Congress May Block Air Force F-22 Retirement Plan

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The Drive says Congress may block the Air Force’s plan to scrap 33 F-22s to save money and begin the process of retiring the entire fleet of 186 sometime in the 2030s. The Air Force says the planes in question are early models and used mostly for training and other non-combat roles. They cost a lot to maintain and that money would be better spent on new F-35s. Also, the scrapped F-22s would be a source of pricey parts for the rest of the fleet, the Air Force argues.

Instead of retiring the planes, the House Armed Services Committee wants the 33 planes upgraded to the same standard as the rest of the fleet at a cost of $1.8 billion. That figure could grow because the Pentagon also wants to add more capabilities to the frontline fighters and the committee says the 33 older planes should get those upgrades too. There are already plans for successors to the Raptor, including a crewed aircraft and a crew-optional fighter.

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17 COMMENTS

  1. Our national debt is $30T and rising. It stood at $6T when W took office in 2001. Unfunded liabilities stand at $300T. The government must stop living beyond its means and must pay off this debt. Otherwise we become another Weimar Republic amd the entire military is scrapped.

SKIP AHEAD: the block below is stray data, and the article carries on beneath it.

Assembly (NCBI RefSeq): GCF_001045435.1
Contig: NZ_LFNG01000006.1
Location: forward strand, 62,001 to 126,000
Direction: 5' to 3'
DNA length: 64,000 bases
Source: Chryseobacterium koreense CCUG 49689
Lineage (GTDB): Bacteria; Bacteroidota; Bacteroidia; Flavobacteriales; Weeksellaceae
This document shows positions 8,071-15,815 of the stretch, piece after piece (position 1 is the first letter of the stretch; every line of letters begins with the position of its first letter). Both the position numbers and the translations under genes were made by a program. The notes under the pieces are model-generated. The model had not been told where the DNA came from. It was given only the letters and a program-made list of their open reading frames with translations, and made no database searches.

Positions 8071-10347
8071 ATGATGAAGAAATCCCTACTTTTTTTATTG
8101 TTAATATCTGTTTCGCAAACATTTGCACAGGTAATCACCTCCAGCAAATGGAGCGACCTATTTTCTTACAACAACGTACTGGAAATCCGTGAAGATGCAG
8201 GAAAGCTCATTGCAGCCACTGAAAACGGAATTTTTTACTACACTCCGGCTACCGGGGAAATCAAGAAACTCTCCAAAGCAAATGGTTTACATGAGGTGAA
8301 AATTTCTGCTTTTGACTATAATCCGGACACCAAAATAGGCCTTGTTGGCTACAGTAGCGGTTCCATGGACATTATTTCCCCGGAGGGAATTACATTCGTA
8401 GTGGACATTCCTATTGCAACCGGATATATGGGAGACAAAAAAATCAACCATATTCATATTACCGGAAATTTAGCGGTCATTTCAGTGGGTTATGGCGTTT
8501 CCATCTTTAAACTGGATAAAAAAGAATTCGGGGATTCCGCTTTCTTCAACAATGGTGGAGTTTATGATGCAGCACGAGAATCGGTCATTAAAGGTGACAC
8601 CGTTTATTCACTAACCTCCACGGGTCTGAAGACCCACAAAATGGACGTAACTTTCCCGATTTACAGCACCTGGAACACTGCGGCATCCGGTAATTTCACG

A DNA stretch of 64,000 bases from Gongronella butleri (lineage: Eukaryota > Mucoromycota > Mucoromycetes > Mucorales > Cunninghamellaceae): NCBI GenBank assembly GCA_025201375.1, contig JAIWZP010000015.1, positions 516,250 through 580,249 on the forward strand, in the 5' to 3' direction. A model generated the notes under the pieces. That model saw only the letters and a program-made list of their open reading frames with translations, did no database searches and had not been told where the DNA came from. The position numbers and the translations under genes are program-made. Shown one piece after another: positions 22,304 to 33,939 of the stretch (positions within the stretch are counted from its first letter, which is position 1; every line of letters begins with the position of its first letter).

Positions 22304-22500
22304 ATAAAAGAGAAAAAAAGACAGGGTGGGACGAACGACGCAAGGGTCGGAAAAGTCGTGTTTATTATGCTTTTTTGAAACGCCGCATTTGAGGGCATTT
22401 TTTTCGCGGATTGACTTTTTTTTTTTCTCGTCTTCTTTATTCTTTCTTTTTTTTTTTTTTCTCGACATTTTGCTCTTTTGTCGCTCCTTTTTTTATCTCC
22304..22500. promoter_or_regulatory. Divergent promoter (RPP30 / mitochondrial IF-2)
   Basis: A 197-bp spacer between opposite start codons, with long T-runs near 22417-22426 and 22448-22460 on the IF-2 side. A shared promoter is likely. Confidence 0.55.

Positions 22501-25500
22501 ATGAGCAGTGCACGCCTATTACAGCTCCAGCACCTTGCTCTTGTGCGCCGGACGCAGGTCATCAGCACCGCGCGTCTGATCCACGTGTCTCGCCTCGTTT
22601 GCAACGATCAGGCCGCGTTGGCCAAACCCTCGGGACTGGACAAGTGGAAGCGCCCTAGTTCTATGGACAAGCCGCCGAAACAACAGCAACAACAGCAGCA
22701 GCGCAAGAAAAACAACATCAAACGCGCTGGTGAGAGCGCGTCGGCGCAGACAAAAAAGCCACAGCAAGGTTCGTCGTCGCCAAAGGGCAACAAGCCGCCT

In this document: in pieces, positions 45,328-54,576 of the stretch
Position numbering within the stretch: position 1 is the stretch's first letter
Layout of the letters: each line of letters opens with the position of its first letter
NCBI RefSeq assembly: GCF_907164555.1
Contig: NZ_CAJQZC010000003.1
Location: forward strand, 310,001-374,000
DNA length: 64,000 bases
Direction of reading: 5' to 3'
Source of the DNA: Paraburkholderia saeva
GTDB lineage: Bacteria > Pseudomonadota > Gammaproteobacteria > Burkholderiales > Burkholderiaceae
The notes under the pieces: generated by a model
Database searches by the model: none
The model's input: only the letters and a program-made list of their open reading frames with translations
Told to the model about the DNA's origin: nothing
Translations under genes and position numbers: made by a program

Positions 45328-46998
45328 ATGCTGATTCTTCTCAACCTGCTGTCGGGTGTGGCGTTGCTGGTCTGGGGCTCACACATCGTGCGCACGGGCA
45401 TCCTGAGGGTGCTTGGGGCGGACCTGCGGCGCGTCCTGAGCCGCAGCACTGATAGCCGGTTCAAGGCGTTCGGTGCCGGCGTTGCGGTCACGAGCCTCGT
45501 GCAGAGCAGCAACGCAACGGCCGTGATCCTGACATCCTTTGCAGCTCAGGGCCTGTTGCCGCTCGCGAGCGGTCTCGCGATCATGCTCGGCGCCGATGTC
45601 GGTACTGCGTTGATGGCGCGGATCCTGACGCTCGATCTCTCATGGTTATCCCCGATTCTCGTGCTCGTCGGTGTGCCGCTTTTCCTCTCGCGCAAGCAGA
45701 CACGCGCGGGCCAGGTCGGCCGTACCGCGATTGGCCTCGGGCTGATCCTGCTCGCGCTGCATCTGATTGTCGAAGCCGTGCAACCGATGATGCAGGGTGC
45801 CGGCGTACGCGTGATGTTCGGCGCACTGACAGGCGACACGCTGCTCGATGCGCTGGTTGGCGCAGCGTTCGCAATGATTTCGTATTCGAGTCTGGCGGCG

• Uh, there’s ample pork in the budget, bloated bureaucracies, handouts to buy votes, …..

      Do you want to be defended against initiation of force?

      The world is still full of Putins, Maos, Kims, …..

    • Don’t forget we just spent a butt-ton of money on upgrading the F-15 another very old airframe. F-22 were going to be the thing just a few years ago. We better have something much better hidden among the stacks of dollar bills.

    • @ . (whoever this might be): If you studied the history of the F22 you’d see that THIS administration is not the opponent of the F22…. The F22 has had it’s detractors in the Republican party of Cheney, Rumsfeld, Warner, and McCain.

    • The air force and current administration has realised the mistakes they’ve made with the F-22 project.
      1. Curtailing and shutting down the production of the aircraft has resulted in the air forrce not having a war capable frontline fighter. This is because at any given point, the F22 maintains ~50% combat readiness. So around 75 aircraft in total. That, coupled with the high maintainance and turnaround timeframe means it’s almost impossible to use the F22 in a sustained engagement that is closely fought (SU35, J20 etc.).
      2. Preventing the export of the F22 to close allies means the US bears all of the considerable costs to build the aircraft, and numbers of super capable aircraft in NATO are restricted onlyt to the US.

      They’ve realised that they can’t restart the factories to build the aircraft because it’s too expensive. The new fighter program will only START to introduce the aircraft in mid 2030s, so combat ready capability in 2040s.

      China has emerged as a proper threat, and they wish they had the F22 at the numbers they’d originally envisioned to replace the F15 instead of supporting it (They’ve ordered a new version of the F15 because they can’t get the F22 numbers up).